Il y a une vingtaine d'années, la plupart des entreprises ne se livraient que dans une mesure très limitée au recrutement systématique des diplômés universitaires: ceux-ci étaient peu nombreux et les directeurs des entreprises qui étaient sortis du rang n'étaient pas disposés à les affecter à des postes supérieurs. Aujourd'hui, la situation a changé. L'auteur aborde le problème tant du point de vue théorique que du point de vue pratique.
Company Planning for University Recruitment
COMPANY PLANNING FOR UNIVERSITY RECRUITMENT
This essay discusses company planning for university recruitment. Implicit in the notion of planning is, of course, the setting of goals, the evaluation of needs, and the selection of means [steps, procedures, techniques] most conducive to the attainment of the goals and the gratification of the needs ; in other words, planning is knowing why and where, and determining how, prior to direct action on a given problem.
Essential, on the other hand, to the concept of recruitment as it is used nowadays is the idea of outer-directedness, of seeking out, of reaching for someone or something. Two decades ago, most companies did little seeking or reaching of a systematic nature for university graduates ; these were relatively few, and many a company executive who had come up from the ranks with only limited formal education were still wondering whether they should lay emphasis on that so-called high-talent manpower for high-level jobs when it was customary to promote from within and to hire even college graduates for low-level jobs. For most employers, the company grapevine, or contacts with professional clubs or associations, or an anonymous ad in the papers, were considered sufficient to fill in immediately-needed replacements. Any plan or step beyond those would have been termed exaggerated and too costly.
Since the end of World War II, however, university recruitement by corporations has gradually become more deliberate and elaborate. With the advent of the new technology and the development of the behavioral sciences as applied to industry, there has emerged a fresh realization by top management of the need for ever more university graduates with more knowledge to join the ranks of industry. Formal training in institutions of higher learning has ceased to be opposed to practical experience without theoretical knowledge and has slowly taken precedence over it. Tight markets for high-talent manpower and tougher competition between firms have led the latter at the doorsteps of pertinent universities, so as to better get the ear of the placement directors and to get a closer look at potential candidates for employment still in the making. When Mohammed does not go to the mountain, or rather to one's specific little mount, all individual mounts must go to Mohammed, however costly, time-consuming or mortifying the process may be !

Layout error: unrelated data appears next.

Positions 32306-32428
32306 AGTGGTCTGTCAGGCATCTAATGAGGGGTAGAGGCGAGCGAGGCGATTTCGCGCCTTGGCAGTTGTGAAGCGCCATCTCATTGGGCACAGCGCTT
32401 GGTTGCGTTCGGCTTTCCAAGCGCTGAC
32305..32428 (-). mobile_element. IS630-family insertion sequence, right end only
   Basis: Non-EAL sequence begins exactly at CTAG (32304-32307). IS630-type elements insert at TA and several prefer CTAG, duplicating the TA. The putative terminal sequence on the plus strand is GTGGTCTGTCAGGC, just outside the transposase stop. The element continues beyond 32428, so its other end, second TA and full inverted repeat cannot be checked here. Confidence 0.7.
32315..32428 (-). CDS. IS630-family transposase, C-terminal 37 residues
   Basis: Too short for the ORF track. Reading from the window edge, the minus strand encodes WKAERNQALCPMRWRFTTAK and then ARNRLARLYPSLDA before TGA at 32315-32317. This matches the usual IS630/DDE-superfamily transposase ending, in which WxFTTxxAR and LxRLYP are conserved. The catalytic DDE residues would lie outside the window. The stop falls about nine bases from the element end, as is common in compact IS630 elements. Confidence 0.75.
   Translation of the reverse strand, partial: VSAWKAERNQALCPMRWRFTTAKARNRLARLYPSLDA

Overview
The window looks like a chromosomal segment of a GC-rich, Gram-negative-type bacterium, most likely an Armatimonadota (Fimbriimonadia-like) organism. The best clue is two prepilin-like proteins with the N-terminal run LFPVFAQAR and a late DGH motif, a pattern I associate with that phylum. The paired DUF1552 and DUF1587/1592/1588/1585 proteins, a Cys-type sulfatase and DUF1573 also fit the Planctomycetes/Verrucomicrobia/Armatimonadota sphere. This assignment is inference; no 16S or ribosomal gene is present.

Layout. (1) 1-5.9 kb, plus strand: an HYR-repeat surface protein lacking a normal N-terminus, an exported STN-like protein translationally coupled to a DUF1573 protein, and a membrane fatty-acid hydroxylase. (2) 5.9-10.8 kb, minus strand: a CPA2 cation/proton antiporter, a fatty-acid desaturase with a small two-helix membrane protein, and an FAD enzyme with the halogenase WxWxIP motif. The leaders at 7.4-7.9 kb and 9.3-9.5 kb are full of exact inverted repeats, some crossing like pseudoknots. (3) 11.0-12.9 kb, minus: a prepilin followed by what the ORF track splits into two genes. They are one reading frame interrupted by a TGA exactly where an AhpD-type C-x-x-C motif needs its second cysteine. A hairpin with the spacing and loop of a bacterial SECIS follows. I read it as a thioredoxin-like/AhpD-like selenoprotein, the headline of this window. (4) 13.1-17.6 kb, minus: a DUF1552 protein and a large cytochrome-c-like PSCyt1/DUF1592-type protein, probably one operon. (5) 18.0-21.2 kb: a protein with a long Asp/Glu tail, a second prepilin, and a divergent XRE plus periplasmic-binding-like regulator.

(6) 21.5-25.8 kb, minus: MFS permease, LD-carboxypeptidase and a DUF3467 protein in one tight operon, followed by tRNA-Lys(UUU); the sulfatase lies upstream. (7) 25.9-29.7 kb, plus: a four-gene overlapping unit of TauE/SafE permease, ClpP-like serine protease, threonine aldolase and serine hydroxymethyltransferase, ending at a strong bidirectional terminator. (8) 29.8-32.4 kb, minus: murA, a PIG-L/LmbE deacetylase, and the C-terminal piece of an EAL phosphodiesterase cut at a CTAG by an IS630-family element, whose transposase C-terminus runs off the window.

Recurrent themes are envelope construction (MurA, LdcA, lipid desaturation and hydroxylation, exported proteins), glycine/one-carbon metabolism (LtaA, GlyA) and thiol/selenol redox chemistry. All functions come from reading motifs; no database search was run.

Such a process, which I believe to be irreversible, is likely to increase in amplitude and importance during the coming years, since we are only on the threshold of what Mr. Hann [Arthur S., & George S. Odiorne. Effective College Recruiting. Ann Arbor, Mich. : Bureau of Industrial Relations, University of Michigan, 1961.] has called the « Age of Growth », and which could also be named the « Age of Knowledge » : technical and administrative knowledge at all levels of the business concern, and especially at the top. And irrespective of the fact that universities are already producing and will presently develop more and more graduates, demand from industry will far outweigh supply, so that scarcity of university graduates will for years to come invite company recruiters to knock at the door of the university with much competition around.
Such being the prospect, how should companies plan their recruitment in the universities ? This is the object of this paper, and no small one at that. I fulfil it by relying on two different levels of discussion, namely : the theoretical and the practical. Theoretically, I tackle the following topics : planning and needs determination ; developing cooperation within the company ; allocating responsibility for college recruiting ; the recruiting team ; recruiting procedures ; and relationships between the firm and the university. Discussion of the practical aspects includes : the structural relationships within the organization and the evaluation of present and future needs ; the application of the mixed formula of recruiting ; the recruiting team ; recruiting practices and relations between the team and the universities and graduate students.